One month of the semester left!!! Don’t worry, you can take ENGL 5183 in the fall if you want to continue the fun.
- “English Usability Test” with Claire Palermo–email her with “English Usability Test” in the subject
- The Narcissistic Wound of Language and the Jargons of the Third Reich (opens on Facebook)
- Talk from Florida State’s English Department
- Thursday, April 22nd at 4-5:30 PM
- Zoom: https://fsu.zoom.us/j/98321715074
- Critical Analysis of Media Essay–Due at 11:00pm
Barker & Jane Ch. 11 “Digital Media Culture”
This chapter attempts to explain how the internet (over)saturates us in information. This could be an entire semester (how many times have I said that?), and, as you’re well aware, it overlaps with Curran, James, Natalie Fenton, & Des Freedman. Misunderstanding the Internet.
For tonight, let’s do our best to focus on why the internet–the technology, a product of American culture–reflects hegemonic ideology. Before we do so, I want to ask if you remember a period of time in your life when you could NOT access the internet or a computer. Do you remember being able to go days without “logging onto” a computer?
History of Cyberspace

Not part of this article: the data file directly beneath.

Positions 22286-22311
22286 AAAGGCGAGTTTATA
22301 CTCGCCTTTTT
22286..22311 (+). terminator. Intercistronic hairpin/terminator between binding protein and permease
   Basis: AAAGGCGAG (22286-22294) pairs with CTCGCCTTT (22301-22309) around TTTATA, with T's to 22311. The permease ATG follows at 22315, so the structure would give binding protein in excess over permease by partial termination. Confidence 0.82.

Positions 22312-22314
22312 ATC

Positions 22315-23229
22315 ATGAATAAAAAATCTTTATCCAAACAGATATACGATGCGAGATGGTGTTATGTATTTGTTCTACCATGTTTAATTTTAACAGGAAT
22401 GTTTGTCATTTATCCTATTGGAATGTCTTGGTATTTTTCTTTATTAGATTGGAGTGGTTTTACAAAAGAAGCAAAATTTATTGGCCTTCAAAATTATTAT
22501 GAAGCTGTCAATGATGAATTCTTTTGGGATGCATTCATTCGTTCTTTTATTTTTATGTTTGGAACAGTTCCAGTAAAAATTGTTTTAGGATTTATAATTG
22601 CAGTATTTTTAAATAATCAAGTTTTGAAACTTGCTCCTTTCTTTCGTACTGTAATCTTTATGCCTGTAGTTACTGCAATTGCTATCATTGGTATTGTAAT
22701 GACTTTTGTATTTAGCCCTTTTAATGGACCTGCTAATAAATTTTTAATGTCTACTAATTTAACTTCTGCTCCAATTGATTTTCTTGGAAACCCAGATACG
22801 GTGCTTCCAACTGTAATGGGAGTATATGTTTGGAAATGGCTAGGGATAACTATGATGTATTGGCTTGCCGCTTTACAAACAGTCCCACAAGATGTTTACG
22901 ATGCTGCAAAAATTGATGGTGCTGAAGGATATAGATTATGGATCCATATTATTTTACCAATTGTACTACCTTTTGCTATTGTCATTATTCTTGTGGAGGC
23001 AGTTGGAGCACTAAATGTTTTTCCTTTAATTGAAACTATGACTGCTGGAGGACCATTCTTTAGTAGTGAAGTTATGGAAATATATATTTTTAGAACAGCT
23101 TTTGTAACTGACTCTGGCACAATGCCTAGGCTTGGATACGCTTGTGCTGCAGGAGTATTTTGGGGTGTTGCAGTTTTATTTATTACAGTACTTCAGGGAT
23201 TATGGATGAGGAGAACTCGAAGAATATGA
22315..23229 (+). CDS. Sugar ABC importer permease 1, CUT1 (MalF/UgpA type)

Well, this isn’t exactly a history of cyberspace, but I do want to mention William Gibson’s scifi novel Neuromancer (1984). Gibson actually coined the term “cyberspace” in his short story “Burning Chrome” (1982), but his novel is more well known. Below is a quick plot summary (more is here from another class’s page):
- Case, the protagonist, is broken and wasting away on skid row–Chiba City.
- He gets a deal to renew himself and be whole again.
- He must break into the bizarre corporate headquarters on Tessier-Ashpool, SA and free the AI Wintermute+Neuromancer to become something bigger.
See, it’s a pretty simple plot…well, there’s just a few concerns about how all this is going to get done. Case is a cowboy, and it’s on data that he rides. He’s a thief of a kind, so he’s wanted–wanted, dead or alive. The book is from the 1980s, so a Bon Jovi reference is germane to the discussion.